John Michael Cooper
5 min readNov 19, 2022

Fifty-one-year-old Owen Brady was found unconscious and riddled with bullets inside a wrecked and burning car that had crashed into the wall of a church school building in Los Angeles in the early hours of 10 August 1974; he was pronounced dead at 2:25 a.m. The coordinator of the Los Angeles Bureau of Music, he was a noted choral director and organist of the Los Angeles Philharmonic. He was proclaimed a “genius” by those who worked with him. The motive for his murder seems never to have been discovered, the murderers never caught; one angry (and racist) letter to the editor blamed it on the tide of racial violence. His death was deplored in the press for weeks following, and memorials spoke of his “legacy.”

Part of that legacy connected directly to Margaret Bonds.

For some six years earlier, at 11:00 a.m. on September 1, 1968, Brady had conducted the choir of All Saints’ Episcopal Church in Beverly Hills, where he had worked since 1962, in the world premiere of an exquisite choral composition by Margaret Bonds: No Man Has Seen His Face:

That performance of this choral gem remained the only one until quite recently. For the work remained in manuscript at Bonds’s death in 1972, then passed into the possession of her daughter, Djane Richardson (1946–2011). It then passed to Richardson’s landlord before being purchased at auction by the Beinecke Rare Book and Manuscript Library at Yale University in 2012. I edited it some years later and published it as part of Hildegard Publishing Company’s Margaret Bonds Signature Series in 2021.

So the half-century silence of No Man Has Seen His Face is now ended — and the work is a beauty. Its words, written by Bonds’s close friend and frequent collaborator Janice Lovoos (1903–2007), a multifaceted artist, critic, and librettist, seem (as Dr. David Polley wrote to me recently) to proceed from Colossians 1:15 and 2:9, and 2 Corinthians 4:6. In those verses, the Apostle Paul teaches that Jesus is the image of the invisible God and the embodiment of deity in its fullness, and that in the knowledge of that invisible face God shines the light of the knowledge of His glory. Here’s Lovoos’s trope on those lovely verses:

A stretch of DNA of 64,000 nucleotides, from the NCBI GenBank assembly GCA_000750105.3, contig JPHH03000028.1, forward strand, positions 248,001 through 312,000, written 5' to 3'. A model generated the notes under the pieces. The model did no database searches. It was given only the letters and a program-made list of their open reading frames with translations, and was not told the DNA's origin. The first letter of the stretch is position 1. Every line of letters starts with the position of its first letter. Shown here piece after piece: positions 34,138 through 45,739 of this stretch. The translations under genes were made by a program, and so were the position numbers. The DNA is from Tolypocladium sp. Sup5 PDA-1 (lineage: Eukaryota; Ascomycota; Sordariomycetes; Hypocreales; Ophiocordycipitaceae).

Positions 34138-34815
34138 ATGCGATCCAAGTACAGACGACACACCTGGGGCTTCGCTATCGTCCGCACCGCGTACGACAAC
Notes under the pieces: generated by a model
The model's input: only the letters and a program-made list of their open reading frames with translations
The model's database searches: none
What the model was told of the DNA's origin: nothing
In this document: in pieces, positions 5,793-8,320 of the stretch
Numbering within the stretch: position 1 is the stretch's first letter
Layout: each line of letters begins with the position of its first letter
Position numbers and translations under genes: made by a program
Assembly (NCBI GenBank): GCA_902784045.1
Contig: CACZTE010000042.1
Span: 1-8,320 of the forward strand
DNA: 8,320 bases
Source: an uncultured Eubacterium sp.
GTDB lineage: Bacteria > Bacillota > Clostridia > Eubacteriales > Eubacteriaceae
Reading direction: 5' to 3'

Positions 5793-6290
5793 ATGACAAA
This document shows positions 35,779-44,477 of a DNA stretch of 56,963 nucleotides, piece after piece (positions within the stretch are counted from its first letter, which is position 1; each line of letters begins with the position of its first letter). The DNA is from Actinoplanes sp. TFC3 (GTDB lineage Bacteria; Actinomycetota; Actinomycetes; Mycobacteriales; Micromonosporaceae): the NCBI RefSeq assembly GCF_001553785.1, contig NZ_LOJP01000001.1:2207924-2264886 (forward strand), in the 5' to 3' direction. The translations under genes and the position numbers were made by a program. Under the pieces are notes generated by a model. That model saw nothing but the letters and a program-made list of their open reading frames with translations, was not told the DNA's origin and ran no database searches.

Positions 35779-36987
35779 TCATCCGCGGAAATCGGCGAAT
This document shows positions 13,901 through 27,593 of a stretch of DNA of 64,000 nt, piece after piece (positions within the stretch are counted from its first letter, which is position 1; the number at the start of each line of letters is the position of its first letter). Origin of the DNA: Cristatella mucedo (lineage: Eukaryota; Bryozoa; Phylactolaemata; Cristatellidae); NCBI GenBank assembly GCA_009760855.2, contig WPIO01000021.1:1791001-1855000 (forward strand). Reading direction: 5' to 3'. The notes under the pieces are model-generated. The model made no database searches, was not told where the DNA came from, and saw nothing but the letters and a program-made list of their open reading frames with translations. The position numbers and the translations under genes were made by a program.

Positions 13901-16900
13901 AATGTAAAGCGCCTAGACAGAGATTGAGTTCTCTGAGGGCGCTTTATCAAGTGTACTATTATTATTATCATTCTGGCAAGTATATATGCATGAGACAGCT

On 21 March 1968 Bonds, obviously inspired, wrote out three different versions of her setting of those words: one for medium voice (still unpublished), one for high voice (this published in 2020 by Dr. Louise Toppin in her seminal collection of art songs, popular songs, and spirituals by Bonds), and the choral version that inspires this little post. Her setting, poignant and deceptively simple, is a far cry from the complexities of her Mass in D Minor and Credo. It’s cut from the same cloth as other recently published compositions including Touch the Hem of His Garment and St. Francis’ Prayer, as well as her setting of Stephen Grellet’s I Shall Pass through this World but Once (which Bonds published with Bourne Co. [New York] in 1967). It falls into the category of what she termed “educational music” — music written so that dedicated amateur musicians, especially church and school choirs, would have access to high-quality music that didn’t exceed the technical abilities of non-professional musicians. For those who know of Margaret Bonds, her commitment to making good music available to all, to challenging the invisible but powerful barriers that pervade modern musical life, will be no surprise.

This past Wednesday, I finally heard No Man Has Seen His Face live for the first time, as the choir of Grace Episcopal Church in Georgetown, Texas, rehearsed it — a veritably revelatory experience, since hearing a work in one’s head while studying it and editing it is a poor substitute for the experience of hearing it done live by singers and a pianist who are obviously savoring every one of those notes put down on those pages by the estimable Margaret Bonds, and now made available through the kind permission of her heirs and the good offices of the folk at Hildegard Publishing Company.

Let me close on a personal note. I teach music history and literature; it’s my job and my passion to introduce others to music they might not otherwise know, to help them to understand it in whatever terms are authentic to themselves. So it was a real and very personal joy to me to see not only esteemed colleagues, but also current and former students as well as community members, singing this sparkling and newly recovered gem. I know that music director Dr. David Polley (whose work as organist I’ve admired for some sixteen years) and Dr. Bruce Cain, chair of the Music Department at Southwestern University (where I teach; Bruce is he of the Brahmsian beard), have known Margaret Bonds’s name and some of her music for years. I also know that this was the first musical encounter with Margaret Bonds for lead soprano soloist Addie Henry and closing soprano soloist Afsoneh Esfandiari, who took Music Literature courses with me some years ago, and I know that while former student Brooks Taylor (Southwestern University sweatshirt in the back row) and current student Mak Palacio (back row, outside left) have heard much about Bonds, and some of her music, in my classes, they have not sung this piece before (tomorrow’s performance will evidently be its Texas premiere).

That’s it. That’s the post. Thanks for reading; now listen, and enjoy:



John Michael Cooper

A musicologist with a passion for social justice, bringing unheard music to life for performers and listeners, and teaching.